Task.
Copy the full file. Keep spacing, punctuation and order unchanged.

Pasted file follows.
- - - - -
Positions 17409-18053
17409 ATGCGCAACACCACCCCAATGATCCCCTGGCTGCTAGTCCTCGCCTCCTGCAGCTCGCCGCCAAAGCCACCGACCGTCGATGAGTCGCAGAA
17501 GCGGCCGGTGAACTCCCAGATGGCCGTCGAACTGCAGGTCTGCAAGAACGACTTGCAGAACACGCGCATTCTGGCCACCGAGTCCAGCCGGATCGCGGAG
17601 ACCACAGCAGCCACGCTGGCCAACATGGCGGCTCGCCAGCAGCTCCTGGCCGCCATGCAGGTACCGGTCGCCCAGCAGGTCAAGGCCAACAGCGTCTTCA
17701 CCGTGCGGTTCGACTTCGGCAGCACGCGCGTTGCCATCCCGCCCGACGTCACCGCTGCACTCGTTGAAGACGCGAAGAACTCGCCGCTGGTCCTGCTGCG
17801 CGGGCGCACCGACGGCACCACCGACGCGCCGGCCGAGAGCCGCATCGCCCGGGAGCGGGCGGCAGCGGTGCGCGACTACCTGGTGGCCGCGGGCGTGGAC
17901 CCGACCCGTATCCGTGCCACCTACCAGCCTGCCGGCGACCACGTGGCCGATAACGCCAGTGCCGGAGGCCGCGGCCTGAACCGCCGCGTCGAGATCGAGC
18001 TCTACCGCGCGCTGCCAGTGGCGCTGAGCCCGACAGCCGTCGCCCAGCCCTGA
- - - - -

Positions 17409-18053
17409 ATGCGCAACACCACCCCAATGATCCCCTGGCTGCTAGTCCTCGCCTCCTGCAGCTCGCCGCCAAAGCCACCGACCGTCGATGAGTCGCAGAA
17501 GCGGCCGGTGAACTCCCAGATGGCCGTCGAACTGCAGGTCTGCAAGAACGACTTGCAGAACACGCGCATTCTGGCCACCGAGTCCAGCCGGATCGCGGAG
17601 ACCACAGCAGCCACGCTGGCCAACATGGCGGCTCGCCAGCAGCTCCTGGCCGCCATGCAGGTACCGGTCGCCCAGCAGGTCAAGGCCAACAGCGTCTTCA
17701 CCGTGCGGTTCGACTTCGGCAGCACGCGCGTTGCCATCCCGCCCGACGTCACCGCTGCACTCGTTGAAGACGCGAAGAACTCGCCGCTGGTCCTGCTGCG
17801 CGGGCGCACCGACGGCACCACCGACGCGCCGGCCGAGAGCCGCATCGCCCGGGAGCGGGCGGCAGCGGTGCGCGACTACCTGGTGGCCGCGGGCGTGGAC
17901 CCGACCCGTATCCGTGCCACCTACCAGCCTGCCGGCGACCACGTGGCCGATAACGCCAGTGCCGGAGGCCGCGGCCTGAACCGCCGCGTCGAGATCGAGC
18001 TCTACCGCGCGCTGCCAGTGGCGCTGAGCCCGACAGCCGTCGCCCAGCCCTGA